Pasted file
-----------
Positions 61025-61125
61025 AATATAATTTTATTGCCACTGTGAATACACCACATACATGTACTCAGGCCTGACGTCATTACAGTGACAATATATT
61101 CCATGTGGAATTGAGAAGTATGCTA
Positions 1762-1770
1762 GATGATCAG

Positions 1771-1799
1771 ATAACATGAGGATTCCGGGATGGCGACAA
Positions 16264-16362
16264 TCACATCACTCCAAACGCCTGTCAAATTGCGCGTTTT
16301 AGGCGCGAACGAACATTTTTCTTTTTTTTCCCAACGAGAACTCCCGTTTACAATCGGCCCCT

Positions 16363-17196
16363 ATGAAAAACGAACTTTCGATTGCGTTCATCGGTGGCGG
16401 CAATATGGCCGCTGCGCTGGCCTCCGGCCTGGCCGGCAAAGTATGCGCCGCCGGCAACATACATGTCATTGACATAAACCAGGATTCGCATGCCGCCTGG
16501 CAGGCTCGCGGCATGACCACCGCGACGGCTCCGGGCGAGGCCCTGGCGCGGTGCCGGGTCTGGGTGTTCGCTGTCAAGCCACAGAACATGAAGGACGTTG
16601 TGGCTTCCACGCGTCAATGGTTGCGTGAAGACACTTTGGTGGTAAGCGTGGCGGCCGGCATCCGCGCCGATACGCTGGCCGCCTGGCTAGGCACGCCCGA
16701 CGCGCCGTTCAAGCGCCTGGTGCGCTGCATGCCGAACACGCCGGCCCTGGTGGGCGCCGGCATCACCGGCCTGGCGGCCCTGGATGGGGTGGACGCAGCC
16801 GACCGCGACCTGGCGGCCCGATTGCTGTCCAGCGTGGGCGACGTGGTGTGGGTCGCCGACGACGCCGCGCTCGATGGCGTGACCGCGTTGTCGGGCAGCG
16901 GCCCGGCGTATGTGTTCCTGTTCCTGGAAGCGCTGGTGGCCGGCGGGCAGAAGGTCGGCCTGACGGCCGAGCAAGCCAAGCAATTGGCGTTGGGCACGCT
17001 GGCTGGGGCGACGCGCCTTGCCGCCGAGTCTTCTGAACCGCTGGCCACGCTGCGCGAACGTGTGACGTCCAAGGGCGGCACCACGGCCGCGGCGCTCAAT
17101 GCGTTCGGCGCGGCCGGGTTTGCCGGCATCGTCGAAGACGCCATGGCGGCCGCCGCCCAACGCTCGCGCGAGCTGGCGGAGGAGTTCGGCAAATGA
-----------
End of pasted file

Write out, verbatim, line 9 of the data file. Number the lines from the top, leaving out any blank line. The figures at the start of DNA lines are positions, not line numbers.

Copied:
16264 TCACATCACTCCAAACGCCTGTCAAATTGCGCGTTTT